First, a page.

5 Day Adventure in Joshua Tree National Park

One of the Golden Rules in camping is to arrive at your campsite well before the sun sets so you have ample time to set up said site. This is extremely important when driving a 32 foot RV while towing a Jeep and entering a National Park to boondock…no light posts, no camp hosts to lead the way in their little golf cart, and no idea where you are going. But that didn’t deter us…not in the least.

It’s a funny thing…that 30 minute window of time between “what a beautiful sunset” to “I can’t f*cking see where I’m going…are you just gonna sit there or you gonna help me park this effing thing?!?!”. Yes, that 30 minutes can mean the difference between toasting a lovely {plastic} glass of Petite Syrah with your loved one and wondering how secluded tomorrow’s hike really is and how long it might take before 'they' find his (or her) body. Oh camping…how do we love thee.

Well, we arrived at Joshua Tree just as the sun was setting (don't let the above picture fool you...I took it the following morning, when it was light out). We managed to get to Jumbo Rock Campground and find an open spot big enough for the Mutiny but our nerves were on edge, Clark was tired of driving, I was freaking out about running the generator during non-generator hours (we had to if we wanted to set up and eat)...and right away Joshua Tree became my new least favorite place. Until...

What?! This is our amazing camp site and we didn't even know it until the sun came up??

I woke up early the next morning and was greeted with the most amazing view. We were surrounded by enormous rock formations and the sky was already a brilliant blue. The contrast was stunning. I hopped on my bike and road around the small camp ground completely in awe of the scenery. I also noted that there was a stream of cars, trucks and RVs desperately looking for any available campsite.

We had completely lucked out by leaving Bullhead a day early and securing a most coveted spot in the park. I guess we kind of forgot that it was the weekend and since the park doesn't take reservations, the first-come first-served rule actually worked in our favor. There was no way we were going to leave now. I immediately went up to the kiosk and paid for 4 more nights {only $10 per night} before one of the late-comers tried to snag our spot right out from under us (yes, people were getting out of their vehicles and checking exit dates on the camp posts and 'hovering' in an attempt to snatch a spot).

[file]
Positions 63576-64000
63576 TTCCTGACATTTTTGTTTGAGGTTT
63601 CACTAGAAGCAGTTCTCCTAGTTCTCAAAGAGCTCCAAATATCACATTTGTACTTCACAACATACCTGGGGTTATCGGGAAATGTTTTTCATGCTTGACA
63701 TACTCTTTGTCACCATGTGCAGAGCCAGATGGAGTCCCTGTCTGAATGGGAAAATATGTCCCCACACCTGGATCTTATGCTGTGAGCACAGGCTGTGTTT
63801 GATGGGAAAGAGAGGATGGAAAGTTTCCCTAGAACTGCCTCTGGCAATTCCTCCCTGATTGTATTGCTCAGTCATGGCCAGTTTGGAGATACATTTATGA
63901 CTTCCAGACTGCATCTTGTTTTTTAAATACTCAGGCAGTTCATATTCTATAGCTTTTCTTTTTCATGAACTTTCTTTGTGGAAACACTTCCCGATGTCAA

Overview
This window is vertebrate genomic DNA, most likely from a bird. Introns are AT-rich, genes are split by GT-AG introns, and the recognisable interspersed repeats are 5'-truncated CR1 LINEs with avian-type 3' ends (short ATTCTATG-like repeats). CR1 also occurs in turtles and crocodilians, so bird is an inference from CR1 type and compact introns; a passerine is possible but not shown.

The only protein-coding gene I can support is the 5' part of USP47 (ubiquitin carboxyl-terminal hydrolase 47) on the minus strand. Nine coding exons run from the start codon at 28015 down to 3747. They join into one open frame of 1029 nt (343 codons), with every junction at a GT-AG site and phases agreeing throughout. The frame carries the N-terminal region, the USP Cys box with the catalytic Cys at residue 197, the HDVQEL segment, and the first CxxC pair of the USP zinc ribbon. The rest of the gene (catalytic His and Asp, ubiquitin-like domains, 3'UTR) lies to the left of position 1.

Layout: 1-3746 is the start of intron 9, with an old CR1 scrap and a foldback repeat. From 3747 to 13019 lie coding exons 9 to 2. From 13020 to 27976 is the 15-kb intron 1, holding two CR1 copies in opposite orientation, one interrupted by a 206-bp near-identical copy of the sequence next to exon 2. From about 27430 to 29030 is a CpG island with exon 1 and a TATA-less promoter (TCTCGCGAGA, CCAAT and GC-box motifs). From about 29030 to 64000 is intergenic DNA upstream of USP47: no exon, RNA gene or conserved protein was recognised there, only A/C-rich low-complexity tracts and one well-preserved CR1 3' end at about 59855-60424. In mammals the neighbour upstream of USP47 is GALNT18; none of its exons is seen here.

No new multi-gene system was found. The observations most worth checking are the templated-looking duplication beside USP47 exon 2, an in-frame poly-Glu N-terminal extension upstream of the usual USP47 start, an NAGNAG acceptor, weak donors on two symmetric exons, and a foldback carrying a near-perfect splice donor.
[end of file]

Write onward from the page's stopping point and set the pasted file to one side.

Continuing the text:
At Jumbo Rocks Campground:

It turned out to be a great decision. Like Death Valley, Joshua Tree has amazing geological formations and a kind of peaceful energy to it. However, the trails, rocks and points of interest are all much closer together and there are opportunities for shorter hikes, which Clark appreciated.

Magical (along Hidden Valley loop):


There's something surreal about Tibetan monks and the sunset on Jumbo Rocks:

Lots of bouldering and short hikes leading to amazing formations and views Arch Rock):

Skull Rock:

Face Rock at Split Rock Loop:
Hanging out on the rocks:

Cholla (aka Teddy Bear) Cactus Garden:
It might just be me, but the desert does something to me. Like an old, wise sage it sits silent allowing for a lot of contemplation. It affords brilliant sun rises and sunsets and you may catch yourself wondering how the hell anything can survive, let alone thrive out there. It makes you feel small but not quite insignificant...although it certainly puts your trivial problems into perspective. 
So, if you're wondering, Joshua Tree is a more-than-worthy destination whether by RV, tent or just a day visit. Don't think you can get away with just driving by on Interstate 10...that drive does it absolutely no justice. Go inside and feel it for yourself.

* Dates of Joshua Tree visit Nov. 15-19, 2012

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